Crucial work being undertaken to ensure frontline health staff in Suffolk vaccinated ahead of government deadline
Health chiefs in Suffolk say work over the next few weeks is crucial to ensure frontline staff get their Covid-19 jabs in time for the government-mandated deadline, while efforts are also being made to move unvaccinated workers into other roles.
Suffolk's Health and Wellbeing Board on Thursday was told that around one per cent of NHS workers in the county have not been vaccinated yet, while in the county's care sector around 250 workers in residential nursing and care didn't take up the vaccine ahead of the November 11 deadline for that industry last year.
The Government has mandated that all frontline health staff in Care Quality Commission regulated settings must be jabbed by April in order to continue their work.
It means workers must have had a first dose by February 3 in order to receive both doses in time for the April cut-off.
Dr Ed Garratt, chief executive of Ipswich and East Suffolk and West Suffolk clinical commissioning groups, said: "We are working through the numbers and having conversations with all of the staff that haven't been vaccinated yet.
"We think it is probably about one per cent of the NHS staff, and we are trying to get that number as low as possible so that is an absolutely crucial piece of work we are doing over the next few weeks."
In the care sector meanwhile, the board was told most of the 250 unjabbed care staff in November were relocated to other areas but with the new government mandate may well find themselves in roles requiring jabs again.
Efforts were being made to redeploy those in other areas such as 111 services, according to bosses.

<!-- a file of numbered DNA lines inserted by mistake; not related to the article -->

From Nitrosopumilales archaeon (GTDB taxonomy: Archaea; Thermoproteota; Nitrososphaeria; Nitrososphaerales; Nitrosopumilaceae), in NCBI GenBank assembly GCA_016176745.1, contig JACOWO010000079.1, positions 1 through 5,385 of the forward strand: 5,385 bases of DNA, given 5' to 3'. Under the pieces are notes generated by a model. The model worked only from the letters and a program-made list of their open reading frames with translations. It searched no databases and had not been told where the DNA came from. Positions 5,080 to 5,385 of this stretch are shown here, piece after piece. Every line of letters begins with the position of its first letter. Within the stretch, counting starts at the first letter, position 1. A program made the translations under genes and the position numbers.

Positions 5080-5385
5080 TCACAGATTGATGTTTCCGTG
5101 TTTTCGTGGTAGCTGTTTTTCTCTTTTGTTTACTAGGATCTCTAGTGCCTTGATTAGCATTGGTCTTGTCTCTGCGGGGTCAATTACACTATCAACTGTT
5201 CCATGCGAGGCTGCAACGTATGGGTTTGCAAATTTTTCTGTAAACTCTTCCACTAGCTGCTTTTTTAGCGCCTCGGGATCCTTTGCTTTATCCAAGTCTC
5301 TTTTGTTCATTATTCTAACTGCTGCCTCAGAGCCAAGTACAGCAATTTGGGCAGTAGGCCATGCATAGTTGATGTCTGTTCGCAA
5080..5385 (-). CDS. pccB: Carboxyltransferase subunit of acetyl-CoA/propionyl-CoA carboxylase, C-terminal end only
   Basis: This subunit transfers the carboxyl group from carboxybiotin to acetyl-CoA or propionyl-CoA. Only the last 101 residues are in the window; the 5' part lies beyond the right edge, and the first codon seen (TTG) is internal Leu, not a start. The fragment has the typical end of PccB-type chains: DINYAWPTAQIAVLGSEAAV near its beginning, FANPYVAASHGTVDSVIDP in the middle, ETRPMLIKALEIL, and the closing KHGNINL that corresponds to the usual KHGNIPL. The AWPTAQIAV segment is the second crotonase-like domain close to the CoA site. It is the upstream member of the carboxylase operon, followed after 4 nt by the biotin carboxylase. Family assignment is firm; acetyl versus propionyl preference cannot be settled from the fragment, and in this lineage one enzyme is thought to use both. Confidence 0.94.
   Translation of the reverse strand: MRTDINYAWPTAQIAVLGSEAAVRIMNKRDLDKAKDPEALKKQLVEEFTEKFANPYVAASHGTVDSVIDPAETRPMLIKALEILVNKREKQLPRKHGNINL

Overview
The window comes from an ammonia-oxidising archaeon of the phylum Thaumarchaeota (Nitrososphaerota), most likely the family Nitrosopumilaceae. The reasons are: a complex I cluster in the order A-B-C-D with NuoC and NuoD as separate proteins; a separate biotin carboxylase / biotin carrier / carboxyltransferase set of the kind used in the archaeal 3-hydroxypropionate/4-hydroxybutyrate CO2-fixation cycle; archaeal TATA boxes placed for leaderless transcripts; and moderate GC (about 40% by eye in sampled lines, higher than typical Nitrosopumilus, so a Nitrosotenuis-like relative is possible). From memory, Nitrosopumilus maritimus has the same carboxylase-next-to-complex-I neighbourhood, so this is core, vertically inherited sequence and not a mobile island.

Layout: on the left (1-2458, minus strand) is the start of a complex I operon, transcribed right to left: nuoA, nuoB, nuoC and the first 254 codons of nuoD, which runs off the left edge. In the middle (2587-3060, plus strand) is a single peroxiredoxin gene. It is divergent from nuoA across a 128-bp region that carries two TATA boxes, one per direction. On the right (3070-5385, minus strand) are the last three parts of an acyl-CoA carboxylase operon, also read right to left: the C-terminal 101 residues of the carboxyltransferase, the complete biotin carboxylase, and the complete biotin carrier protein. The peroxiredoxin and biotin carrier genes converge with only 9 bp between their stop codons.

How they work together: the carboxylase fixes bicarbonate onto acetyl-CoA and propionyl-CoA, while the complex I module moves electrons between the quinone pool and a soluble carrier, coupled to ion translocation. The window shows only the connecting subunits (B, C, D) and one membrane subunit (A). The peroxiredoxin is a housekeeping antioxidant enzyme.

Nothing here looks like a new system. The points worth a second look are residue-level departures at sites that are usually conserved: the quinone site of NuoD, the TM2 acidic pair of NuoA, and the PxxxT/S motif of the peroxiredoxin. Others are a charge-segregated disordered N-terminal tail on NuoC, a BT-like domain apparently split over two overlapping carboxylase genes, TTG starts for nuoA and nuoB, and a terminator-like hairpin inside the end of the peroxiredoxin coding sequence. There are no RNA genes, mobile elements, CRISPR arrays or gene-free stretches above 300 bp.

Sue Cook, Suffolk County Council's executive director of people's services, said that all staff had been jabbed in 80 per cent of the county's home care providers, with the authority still needing more information from 25 providers.
"We are looking at other options for relocating across the whole system," she said.
"I am having a discussion with 111 service to see if we can relocate staff into another part of the system which isn't covered by the CQC regulation.
"We are managing the risk at the moment, assessing the business continuity risk and then looking at solutions going forward.
"As we did with residential and nursing through our business continuity process, we will support any provider in the system where there is a risk to business continuity, and that was quite successful in the residential and nursing sector."
The meeting also heard of moral difficulties in making jabs compulsory for frontline workers.
Dr Mark Shenton, Ipswich and East Suffolk CCG chairman said there was a 'responsibility to uphold confidence of the public in all vaccination programmes,' which required a balancing act between the duty of care to patients and the compulsory jab concerns.
He added: "We have been hearing issues around mandation - particularly in some of our minority ethnic groups who have been subjected in places they have previously lived under authoritarian rule that they will not have this vaccination because they are told to have it in a mandated way.
"Where does that place us morally? I think it is a very difficult issue."